Charlie Mitchell: Katrina proves people can team up

None of this is the theme of Barbour’s book. It’s pretty apolitical, in fact. In the introduction, former Gulf Coast newspaper executive Ricky Mathews points out something a lot of people already know. In his heart of hearts, Haley Barbour is a policy wonk. He shakes hands well; he gives good speeches. But his jollies come from ideas and formulating strategies. If he never made another public appearance, he wouldn’t miss it — much.

His book is not about political intrigue. It reflects his wonkishness, his love of numbers.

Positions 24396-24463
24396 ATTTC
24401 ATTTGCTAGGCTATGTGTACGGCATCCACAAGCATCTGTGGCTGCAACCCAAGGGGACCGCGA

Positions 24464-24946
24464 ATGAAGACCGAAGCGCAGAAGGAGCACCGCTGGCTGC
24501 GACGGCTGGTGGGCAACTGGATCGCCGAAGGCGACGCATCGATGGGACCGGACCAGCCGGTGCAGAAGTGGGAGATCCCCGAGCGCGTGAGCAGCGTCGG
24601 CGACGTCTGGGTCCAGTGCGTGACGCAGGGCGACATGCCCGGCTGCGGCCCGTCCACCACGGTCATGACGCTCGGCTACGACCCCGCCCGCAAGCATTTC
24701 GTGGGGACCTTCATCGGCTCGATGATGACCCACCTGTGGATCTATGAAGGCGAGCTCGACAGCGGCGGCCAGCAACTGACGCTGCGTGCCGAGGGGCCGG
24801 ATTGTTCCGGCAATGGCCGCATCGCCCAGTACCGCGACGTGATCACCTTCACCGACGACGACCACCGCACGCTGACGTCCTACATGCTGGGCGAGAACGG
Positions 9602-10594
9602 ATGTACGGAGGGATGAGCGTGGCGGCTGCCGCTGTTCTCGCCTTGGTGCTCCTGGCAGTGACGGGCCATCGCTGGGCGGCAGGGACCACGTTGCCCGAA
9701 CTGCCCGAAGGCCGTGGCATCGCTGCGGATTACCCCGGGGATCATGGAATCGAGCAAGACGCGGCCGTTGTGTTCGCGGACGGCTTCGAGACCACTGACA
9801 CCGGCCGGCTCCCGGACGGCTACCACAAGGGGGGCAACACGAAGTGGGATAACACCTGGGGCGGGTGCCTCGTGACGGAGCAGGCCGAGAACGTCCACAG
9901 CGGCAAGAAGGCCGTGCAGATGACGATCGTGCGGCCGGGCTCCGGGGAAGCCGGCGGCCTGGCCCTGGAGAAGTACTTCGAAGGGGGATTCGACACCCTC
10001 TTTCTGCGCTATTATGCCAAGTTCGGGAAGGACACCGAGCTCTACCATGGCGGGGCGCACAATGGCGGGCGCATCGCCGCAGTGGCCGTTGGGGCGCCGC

But his theme is that people, not government, are the best managers of their destinies and are capable of amazing feats.

He wrote: “As the (first) week drew to a close, the biggest single reason for my optimism was the spirit and character of the people of Mississippi. These were not wealthy people with great material resources, but they were strong, resilient, self-reliant people. They had borne the brunt of the worst natural disaster in American history; they had been knocked down flat, but I believed they’d get right back up.”

In a summer of random violence, bickering about flags and over who should be licensed to wed, it’s refreshing to remember we can — at least when essential — put all that aside. We can put aside bickering, find solutions.